People are using their smartphones as platforms for gaming at a fast growing rate, according to data published by Flurry Analytics.
In 2009, iOS game sales accounted for 19% of the portable game revenue, according to Flurry. In 2010, once Android is factored in, over one-third of the U.S. portable game market is owned by the two operating systems. Apple and Google, rejoice. In total, smart device game sales grew 60% in one year while both Nintendo and PlayStation reported declining profits in the field.
The growth in the iOS and Android gaming share seems to hurt Nintendo the most, grabbing 13% of its share as opposed to just 2% of PlayStation's share.
Much of this growth could be attributed to the growth of smartphones in general. By the end of 2011, IDC projects that the smartphones market will grow almost 50%, from 303 million shipped devices to over 450 million.
The low cost of iPhone and Android games is also a huge factor. While many popular games can be bought for just 99 cents, even the high end mobile games top out at around $10. PlayStation Portable (PSP) and Nintendo DS carry a heftier price tag.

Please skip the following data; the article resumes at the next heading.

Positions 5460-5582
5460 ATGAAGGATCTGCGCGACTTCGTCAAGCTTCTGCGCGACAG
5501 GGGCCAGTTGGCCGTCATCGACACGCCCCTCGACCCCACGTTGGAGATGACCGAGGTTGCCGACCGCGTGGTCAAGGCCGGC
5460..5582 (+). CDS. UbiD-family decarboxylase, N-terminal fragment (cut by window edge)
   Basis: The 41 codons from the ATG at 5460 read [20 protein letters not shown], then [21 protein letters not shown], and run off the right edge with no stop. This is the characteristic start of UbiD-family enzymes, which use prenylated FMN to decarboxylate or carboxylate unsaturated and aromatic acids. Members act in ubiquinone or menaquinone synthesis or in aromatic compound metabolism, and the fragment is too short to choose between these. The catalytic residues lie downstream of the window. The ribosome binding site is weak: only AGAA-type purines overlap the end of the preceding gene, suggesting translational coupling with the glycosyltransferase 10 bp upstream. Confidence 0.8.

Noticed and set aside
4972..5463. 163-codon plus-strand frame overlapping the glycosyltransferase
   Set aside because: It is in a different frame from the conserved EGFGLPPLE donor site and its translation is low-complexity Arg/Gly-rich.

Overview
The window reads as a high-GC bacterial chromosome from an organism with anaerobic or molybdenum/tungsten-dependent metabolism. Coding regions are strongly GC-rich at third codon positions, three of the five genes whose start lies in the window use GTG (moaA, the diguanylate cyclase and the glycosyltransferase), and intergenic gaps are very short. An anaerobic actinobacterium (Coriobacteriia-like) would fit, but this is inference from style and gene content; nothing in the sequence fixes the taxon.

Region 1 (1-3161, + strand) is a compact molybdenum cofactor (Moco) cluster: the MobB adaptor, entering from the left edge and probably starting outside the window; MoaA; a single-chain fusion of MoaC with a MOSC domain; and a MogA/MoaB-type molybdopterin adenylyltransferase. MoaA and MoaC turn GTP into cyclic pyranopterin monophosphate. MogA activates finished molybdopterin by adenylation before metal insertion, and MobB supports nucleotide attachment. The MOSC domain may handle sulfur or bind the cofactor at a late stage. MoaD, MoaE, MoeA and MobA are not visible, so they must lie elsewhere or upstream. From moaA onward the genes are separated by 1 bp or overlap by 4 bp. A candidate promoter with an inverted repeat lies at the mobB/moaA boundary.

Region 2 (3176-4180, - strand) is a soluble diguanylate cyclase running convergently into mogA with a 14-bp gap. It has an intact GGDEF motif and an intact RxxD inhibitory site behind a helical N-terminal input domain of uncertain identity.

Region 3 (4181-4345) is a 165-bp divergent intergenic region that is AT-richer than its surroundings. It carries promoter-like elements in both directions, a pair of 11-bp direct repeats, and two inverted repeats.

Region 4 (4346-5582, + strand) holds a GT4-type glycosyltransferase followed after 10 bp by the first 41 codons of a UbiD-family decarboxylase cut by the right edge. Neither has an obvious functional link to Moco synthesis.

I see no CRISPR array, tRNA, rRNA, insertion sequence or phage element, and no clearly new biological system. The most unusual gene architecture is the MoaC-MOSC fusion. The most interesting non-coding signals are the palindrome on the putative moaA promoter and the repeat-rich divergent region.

From Flurry's report:
Wedbush Morgan Securities video game analyst, Michael Pachter, points out that the “onslaught of $1 games is going to continue” and that "[Nintendo and Sony] are going to have to share the market with Apple and Android.” Our numbers quantify just how much. Further, as iOS and Android continue to change the paradigm of casual gaming, the battle between Nintendo against platforms such as iOS and Android will intensify. Mario may indeed be standing on a burning platform.
It is important to note, that this surge in smartphone gaming affects portable gaming much more than gaming as a whole. Console gaming still holds the vast majority of the market, with iOS and Android powered games snatching just 3% of the total game market.